Common Sense examines the latest scientific research about problematic media use in their new report, Technology Addiction: Concern, Controversy, and Finding Balance.
The labels change from day to day and school to school — “hybrid learning,” “flipped learning,” “competency-based learning,” “project-based learning” — pick your favorite adjective and add “learning.” What do they all have in common? Learning — and behind it all, technology. School leaders are right to focus on the learning but sometimes forget to worry about the technology.
Waiting until learning is complete to correct gaps or misconceptions can sometimes be too late. Changing instruction in the moment as a response to how and what students are learning is the key to ensuring that all students succeed. Technology certainly makes the formative assessment process easier and more effective.
It’s time for our annual app review! Participants discovered apps that change the way students and teachers think about learning. The presentation featured apps that promote essential 21st century learning skills – creativity, critical thinking, collaboration, and communication.
Attendees of this webinar learned about the Visual Immersion Program by exploring its core beliefs: the 7 functions of communication, foundational tools, emerging familiarity, and emergent understanding. Participants learned about assistive technology tools, including low-tech versus high-tech, foundational apps/devices, emerging familiarity apps/devices, and emergent understanding apps/devices.
This webinar was designed to assist teachers and students in creating more effective and dynamic classroom or online presentations in many different platforms. The ideas presented can be immediately applied to existing presentations – turning old songs into a epic legends that people will never forget.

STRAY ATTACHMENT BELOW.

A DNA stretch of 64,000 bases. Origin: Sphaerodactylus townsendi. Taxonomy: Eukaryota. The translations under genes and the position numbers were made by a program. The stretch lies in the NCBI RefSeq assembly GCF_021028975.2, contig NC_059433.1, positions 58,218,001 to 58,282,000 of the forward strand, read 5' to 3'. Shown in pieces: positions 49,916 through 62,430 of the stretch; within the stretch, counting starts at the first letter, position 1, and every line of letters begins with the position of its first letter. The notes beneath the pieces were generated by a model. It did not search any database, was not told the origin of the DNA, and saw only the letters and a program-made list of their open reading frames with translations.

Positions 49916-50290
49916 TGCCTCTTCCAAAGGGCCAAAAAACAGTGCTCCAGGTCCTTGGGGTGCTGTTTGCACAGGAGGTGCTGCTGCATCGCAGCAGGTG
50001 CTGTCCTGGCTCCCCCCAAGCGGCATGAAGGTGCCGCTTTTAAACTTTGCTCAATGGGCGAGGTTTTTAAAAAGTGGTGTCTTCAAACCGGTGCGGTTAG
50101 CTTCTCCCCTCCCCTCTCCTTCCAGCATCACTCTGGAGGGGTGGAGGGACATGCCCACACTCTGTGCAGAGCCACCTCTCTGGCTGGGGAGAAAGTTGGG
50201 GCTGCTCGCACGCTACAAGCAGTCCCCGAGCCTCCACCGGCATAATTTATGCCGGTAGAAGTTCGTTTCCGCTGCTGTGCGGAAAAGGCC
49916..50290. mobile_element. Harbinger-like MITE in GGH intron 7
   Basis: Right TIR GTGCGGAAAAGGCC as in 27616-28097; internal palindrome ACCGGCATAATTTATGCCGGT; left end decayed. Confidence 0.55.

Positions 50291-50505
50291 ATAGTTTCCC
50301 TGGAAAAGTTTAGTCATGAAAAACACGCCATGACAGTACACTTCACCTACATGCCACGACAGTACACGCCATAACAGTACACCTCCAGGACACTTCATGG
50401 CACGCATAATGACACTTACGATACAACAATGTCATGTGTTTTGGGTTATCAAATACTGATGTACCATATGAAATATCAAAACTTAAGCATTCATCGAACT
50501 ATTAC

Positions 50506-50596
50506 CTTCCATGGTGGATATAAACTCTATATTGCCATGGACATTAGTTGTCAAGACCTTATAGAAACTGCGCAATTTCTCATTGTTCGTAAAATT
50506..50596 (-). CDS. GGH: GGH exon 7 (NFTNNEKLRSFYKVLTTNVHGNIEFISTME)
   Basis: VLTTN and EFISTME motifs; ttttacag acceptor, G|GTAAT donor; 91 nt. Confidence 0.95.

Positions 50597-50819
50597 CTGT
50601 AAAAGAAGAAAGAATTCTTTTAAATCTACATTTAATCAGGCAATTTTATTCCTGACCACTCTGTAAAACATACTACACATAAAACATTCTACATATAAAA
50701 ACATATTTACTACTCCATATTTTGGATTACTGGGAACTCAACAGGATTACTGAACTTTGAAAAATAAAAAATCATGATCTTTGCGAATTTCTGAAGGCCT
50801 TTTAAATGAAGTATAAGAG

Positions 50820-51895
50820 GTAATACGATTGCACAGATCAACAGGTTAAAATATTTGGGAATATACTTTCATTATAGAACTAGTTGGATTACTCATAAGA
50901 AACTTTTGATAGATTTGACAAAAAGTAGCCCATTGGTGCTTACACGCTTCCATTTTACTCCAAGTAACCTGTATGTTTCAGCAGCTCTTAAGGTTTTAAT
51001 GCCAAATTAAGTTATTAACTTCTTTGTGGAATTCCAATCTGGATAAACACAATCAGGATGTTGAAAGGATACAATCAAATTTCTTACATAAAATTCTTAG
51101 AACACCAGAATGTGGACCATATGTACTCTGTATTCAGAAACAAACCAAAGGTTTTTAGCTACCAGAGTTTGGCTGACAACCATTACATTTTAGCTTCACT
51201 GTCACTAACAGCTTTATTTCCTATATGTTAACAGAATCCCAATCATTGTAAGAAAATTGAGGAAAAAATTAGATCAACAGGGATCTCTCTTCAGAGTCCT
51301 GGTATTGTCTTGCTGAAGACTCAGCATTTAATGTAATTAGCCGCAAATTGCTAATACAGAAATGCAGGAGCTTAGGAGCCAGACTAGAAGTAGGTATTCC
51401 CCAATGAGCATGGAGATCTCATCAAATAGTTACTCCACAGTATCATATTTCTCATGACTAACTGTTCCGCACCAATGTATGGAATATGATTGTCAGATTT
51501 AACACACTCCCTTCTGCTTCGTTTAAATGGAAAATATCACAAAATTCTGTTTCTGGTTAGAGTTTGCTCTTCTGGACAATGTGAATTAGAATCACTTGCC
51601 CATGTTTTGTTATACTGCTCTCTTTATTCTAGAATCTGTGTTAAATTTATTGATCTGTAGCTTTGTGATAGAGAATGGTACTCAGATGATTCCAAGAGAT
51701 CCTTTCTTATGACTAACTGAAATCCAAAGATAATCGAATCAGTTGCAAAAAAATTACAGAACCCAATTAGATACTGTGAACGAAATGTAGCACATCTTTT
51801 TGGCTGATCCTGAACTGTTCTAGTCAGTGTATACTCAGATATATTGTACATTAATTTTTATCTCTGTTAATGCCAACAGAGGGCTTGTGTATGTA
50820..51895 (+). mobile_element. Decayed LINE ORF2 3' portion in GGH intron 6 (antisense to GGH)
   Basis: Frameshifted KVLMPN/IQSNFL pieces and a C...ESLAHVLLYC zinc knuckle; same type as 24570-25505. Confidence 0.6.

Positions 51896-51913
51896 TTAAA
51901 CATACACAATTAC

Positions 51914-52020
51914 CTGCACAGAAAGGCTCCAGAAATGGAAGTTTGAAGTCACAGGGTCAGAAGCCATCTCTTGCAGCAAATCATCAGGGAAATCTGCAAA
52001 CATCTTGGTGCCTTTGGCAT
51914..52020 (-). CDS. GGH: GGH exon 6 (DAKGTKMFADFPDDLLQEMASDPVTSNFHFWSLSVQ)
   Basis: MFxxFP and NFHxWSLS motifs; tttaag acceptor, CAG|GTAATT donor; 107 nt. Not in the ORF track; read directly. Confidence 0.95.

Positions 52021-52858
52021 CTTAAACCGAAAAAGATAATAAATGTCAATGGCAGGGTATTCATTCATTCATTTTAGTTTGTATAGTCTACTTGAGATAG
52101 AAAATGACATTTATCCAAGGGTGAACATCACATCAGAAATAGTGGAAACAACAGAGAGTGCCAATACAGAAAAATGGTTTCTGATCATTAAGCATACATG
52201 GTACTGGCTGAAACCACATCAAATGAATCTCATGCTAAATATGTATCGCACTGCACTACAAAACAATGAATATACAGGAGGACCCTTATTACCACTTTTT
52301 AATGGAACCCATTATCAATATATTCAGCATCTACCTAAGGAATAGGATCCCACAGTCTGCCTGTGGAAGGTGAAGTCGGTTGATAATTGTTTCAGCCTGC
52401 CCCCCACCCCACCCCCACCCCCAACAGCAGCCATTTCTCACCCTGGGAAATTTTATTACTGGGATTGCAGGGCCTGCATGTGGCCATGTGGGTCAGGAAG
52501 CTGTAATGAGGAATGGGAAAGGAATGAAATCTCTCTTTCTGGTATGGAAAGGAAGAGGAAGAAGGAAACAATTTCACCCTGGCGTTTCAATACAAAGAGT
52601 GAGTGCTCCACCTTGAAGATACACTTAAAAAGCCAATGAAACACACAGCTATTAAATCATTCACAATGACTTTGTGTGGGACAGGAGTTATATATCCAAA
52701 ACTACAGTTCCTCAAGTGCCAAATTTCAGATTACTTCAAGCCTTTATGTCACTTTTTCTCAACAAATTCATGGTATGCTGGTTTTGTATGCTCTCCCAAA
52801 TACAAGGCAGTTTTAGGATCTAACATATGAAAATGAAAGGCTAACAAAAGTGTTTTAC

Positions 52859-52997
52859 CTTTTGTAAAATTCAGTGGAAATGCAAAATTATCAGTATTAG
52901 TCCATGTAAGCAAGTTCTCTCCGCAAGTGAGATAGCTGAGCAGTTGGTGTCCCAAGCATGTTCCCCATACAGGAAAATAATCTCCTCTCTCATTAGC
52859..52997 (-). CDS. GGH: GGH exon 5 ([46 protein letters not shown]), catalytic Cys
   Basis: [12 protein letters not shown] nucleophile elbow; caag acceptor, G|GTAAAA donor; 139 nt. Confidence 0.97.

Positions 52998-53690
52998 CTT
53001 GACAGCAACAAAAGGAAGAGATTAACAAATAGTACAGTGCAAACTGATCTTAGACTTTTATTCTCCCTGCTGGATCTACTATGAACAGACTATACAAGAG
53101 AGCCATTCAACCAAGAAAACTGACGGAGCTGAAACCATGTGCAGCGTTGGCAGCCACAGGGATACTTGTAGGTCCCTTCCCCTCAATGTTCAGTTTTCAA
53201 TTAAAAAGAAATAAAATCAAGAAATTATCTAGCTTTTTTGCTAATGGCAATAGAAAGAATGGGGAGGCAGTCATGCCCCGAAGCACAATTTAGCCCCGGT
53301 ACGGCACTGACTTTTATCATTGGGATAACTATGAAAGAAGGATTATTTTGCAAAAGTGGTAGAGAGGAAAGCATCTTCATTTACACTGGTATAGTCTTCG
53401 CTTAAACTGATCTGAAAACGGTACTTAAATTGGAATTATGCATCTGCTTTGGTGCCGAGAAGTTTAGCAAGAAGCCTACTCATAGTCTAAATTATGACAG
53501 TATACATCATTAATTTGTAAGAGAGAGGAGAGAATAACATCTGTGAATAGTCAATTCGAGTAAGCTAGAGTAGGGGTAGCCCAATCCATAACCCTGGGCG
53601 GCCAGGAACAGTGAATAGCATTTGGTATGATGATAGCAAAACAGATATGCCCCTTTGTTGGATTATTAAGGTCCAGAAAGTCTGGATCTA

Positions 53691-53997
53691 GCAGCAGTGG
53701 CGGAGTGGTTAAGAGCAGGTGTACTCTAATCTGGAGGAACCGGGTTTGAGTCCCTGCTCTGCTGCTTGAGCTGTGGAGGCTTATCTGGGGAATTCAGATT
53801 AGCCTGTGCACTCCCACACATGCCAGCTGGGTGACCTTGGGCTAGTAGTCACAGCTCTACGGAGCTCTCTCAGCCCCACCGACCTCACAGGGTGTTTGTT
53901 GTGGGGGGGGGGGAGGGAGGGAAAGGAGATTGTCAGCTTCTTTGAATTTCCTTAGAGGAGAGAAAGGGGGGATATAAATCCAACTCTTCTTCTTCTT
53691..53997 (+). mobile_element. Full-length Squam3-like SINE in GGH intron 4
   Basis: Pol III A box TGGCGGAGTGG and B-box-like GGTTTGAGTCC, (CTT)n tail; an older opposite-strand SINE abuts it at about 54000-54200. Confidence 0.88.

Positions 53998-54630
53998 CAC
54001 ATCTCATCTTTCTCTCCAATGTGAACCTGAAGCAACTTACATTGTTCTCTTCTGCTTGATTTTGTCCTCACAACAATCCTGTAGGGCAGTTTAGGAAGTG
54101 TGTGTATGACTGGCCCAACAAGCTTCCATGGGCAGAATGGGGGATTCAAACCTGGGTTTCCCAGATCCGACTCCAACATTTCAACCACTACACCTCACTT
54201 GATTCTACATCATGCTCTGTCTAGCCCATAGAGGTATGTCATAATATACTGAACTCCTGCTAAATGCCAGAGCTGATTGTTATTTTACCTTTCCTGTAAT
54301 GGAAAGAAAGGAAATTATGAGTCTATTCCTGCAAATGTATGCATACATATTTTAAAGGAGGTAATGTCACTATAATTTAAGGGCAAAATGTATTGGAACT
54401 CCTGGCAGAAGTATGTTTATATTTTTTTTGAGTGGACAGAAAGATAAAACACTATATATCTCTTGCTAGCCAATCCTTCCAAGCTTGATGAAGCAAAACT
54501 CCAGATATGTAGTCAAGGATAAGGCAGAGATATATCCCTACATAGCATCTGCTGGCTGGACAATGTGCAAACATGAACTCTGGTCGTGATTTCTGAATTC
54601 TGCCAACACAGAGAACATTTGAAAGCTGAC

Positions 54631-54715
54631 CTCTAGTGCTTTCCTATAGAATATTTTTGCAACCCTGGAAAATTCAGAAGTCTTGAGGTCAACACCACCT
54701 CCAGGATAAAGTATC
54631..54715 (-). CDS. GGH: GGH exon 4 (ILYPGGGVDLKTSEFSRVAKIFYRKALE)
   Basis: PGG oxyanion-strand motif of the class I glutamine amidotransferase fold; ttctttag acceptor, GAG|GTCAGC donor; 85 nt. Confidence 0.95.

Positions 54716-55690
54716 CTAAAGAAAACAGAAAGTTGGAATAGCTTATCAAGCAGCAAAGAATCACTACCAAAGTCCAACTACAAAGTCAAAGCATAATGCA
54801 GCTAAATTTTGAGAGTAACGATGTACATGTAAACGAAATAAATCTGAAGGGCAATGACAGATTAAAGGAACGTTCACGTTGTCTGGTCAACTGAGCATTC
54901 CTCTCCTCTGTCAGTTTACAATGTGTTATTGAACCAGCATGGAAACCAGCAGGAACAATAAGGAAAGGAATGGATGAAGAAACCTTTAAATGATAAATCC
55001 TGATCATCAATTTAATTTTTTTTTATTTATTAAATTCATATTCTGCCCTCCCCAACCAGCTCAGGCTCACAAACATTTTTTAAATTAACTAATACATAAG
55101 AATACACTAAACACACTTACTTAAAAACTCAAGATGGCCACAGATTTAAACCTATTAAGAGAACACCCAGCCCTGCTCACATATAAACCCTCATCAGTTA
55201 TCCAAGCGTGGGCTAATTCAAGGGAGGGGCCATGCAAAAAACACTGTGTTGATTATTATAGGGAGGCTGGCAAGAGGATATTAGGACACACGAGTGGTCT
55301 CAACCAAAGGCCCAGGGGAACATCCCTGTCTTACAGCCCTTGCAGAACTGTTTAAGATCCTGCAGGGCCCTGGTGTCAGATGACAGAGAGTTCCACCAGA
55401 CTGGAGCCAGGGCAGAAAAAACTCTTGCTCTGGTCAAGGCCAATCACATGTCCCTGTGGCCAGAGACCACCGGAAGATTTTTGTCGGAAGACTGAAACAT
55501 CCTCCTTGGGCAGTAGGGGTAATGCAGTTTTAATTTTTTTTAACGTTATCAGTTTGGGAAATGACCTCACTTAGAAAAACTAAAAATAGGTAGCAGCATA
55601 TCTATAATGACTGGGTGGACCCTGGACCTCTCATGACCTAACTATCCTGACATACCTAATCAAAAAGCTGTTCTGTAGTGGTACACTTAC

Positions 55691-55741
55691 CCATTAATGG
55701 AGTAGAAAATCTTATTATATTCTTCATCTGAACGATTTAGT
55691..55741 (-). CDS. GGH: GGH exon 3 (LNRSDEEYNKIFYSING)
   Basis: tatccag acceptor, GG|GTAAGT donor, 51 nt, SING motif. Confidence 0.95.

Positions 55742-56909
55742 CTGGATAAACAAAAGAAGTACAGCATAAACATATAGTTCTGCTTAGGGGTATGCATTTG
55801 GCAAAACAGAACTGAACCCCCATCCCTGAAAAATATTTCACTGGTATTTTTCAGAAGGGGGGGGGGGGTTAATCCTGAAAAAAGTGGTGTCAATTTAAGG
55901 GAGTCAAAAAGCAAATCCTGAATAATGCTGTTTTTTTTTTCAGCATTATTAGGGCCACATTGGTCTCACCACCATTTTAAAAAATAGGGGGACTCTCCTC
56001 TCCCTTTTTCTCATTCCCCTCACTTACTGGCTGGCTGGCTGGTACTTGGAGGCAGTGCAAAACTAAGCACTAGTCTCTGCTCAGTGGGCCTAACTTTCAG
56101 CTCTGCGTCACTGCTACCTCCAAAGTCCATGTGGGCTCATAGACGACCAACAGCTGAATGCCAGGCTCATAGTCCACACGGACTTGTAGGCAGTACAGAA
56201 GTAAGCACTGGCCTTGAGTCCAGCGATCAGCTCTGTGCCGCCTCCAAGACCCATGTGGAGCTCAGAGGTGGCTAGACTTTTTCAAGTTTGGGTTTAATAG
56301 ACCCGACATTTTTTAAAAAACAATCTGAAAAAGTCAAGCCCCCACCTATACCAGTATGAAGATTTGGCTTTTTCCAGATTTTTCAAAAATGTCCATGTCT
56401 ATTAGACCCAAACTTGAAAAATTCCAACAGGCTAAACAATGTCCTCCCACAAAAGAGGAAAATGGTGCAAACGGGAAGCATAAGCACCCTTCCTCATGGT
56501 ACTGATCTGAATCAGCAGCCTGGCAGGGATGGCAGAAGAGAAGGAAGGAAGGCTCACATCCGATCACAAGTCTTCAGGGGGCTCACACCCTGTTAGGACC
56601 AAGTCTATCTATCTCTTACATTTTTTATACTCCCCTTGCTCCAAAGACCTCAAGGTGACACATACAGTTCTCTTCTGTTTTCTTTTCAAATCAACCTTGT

The shortage of professionals with advanced skills in science, technology, engineering, and mathematics (STEM) is a real challenge for companies and the US economy. It presents a tremendous opportunity for today’s students who have a passion for STEM—the most in-demand, rewarding college degrees and jobs are in the STEM fields.
Interest in the potential of games for learning is growing, from researchers, practitioners and policy-makers, predominantly for their ability to engage students. However, Dr. Nicola Whitton, Senior Research Fellow at Manchester Metropolitan University argues that the benefits of games are greater than simply motivation.
Teachers and students have an overabundance of information at their fingertips to make teaching and learning more “real time” than ever before. Teachers are no longer the lone “giver of knowledge” that they once were. How do teachers not only find engaging content for their students, but how can they also be creators of engaging content? What are ways we can curate and organize this content?
When technology integration is at its best, a student or a teacher does not stop to think that he or she is using a technology tool – it’s second nature. Students are more actively engaged in projects when technology tools are a seamless part of the learning process. “Cool Cat Teacher” Vicki Davis presented ways you can differentiate instruction in your K–12 classroom with technology.